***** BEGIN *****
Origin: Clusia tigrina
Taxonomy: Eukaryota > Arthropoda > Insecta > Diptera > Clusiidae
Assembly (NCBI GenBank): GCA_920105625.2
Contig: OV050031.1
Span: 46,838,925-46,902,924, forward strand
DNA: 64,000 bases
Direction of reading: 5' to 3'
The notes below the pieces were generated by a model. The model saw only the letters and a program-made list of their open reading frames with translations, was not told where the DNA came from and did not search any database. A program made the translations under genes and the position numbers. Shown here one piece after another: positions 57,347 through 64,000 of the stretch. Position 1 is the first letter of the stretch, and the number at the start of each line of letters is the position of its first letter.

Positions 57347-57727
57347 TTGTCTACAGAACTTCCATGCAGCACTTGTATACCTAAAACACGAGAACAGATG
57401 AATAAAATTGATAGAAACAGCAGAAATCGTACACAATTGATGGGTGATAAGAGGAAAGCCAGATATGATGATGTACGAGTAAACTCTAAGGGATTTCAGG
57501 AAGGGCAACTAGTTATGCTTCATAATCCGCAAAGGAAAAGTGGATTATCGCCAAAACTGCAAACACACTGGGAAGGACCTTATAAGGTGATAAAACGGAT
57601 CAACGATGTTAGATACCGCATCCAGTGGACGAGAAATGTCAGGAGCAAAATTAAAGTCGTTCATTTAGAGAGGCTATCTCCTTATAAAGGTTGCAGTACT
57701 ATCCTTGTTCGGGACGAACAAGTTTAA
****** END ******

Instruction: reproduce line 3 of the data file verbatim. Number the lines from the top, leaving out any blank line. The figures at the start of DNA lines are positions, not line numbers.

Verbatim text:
Assembly (NCBI GenBank): GCA_920105625.2